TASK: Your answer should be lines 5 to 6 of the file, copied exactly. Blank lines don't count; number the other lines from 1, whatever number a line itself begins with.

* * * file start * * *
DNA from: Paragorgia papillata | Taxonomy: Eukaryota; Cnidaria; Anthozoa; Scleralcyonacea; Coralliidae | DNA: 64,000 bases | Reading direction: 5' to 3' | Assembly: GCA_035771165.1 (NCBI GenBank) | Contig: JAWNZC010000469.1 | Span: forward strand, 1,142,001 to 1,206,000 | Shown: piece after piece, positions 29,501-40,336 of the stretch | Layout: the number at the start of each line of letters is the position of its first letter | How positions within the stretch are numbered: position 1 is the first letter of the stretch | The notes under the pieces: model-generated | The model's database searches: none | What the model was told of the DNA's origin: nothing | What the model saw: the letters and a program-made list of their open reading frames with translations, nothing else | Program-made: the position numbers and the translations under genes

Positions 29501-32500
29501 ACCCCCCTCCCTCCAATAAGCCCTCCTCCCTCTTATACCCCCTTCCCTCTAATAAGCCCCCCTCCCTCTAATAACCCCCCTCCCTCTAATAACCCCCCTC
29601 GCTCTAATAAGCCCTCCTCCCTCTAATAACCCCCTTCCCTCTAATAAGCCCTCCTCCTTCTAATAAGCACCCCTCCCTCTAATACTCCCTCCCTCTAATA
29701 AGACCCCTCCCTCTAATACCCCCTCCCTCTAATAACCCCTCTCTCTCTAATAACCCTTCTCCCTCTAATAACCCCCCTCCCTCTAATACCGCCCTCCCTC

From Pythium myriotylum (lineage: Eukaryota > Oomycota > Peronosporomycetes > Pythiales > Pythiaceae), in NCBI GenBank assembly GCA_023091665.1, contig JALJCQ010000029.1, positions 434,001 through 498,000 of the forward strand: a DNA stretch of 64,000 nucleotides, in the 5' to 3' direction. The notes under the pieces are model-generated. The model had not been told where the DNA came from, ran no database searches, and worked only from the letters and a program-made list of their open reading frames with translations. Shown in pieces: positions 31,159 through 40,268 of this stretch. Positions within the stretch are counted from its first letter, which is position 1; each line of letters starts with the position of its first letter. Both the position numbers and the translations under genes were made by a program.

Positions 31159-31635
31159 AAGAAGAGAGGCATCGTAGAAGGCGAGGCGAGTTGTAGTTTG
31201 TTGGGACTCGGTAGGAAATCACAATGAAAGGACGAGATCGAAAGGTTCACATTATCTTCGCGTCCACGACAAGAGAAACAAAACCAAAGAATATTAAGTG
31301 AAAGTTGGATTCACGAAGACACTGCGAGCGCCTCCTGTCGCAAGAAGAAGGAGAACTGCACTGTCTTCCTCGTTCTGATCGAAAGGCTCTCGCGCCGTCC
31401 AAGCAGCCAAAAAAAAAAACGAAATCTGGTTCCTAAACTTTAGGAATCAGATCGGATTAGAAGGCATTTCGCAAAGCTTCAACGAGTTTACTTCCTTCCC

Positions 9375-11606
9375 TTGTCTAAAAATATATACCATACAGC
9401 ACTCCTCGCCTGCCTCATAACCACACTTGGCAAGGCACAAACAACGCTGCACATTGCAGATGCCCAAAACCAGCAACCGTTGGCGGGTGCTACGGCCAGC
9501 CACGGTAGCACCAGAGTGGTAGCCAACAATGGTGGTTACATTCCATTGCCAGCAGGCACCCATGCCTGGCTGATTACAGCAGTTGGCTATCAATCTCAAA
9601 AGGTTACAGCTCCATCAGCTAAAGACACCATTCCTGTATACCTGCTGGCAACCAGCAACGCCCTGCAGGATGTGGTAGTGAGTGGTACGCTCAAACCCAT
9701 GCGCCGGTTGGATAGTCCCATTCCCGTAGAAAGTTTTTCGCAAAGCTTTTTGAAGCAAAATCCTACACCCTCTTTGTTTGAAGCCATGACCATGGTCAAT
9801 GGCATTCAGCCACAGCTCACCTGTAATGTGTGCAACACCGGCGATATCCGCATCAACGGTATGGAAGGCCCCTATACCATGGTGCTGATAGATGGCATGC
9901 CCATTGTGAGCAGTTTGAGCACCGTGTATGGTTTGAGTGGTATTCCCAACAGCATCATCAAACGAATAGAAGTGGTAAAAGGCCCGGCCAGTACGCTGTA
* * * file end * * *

29701 AGACCCCTCCCTCTAATACCCCCTCCCTCTAATAACCCCTCTCTCTCTAATAACCCTTCTCCCTCTAATAACCCCCCTCCCTCTAATACCGCCCTCCCTC

From Pythium myriotylum (lineage: Eukaryota > Oomycota > Peronosporomycetes > Pythiales > Pythiaceae), in NCBI GenBank assembly GCA_023091665.1, contig JALJCQ010000029.1, positions 434,001 through 498,000 of the forward strand: a DNA stretch of 64,000 nucleotides, in the 5' to 3' direction. The notes under the pieces are model-generated. The model had not been told where the DNA came from, ran no database searches, and worked only from the letters and a program-made list of their open reading frames with translations. Shown in pieces: positions 31,159 through 40,268 of this stretch. Positions within the stretch are counted from its first letter, which is position 1; each line of letters starts with the position of its first letter. Both the position numbers and the translations under genes were made by a program.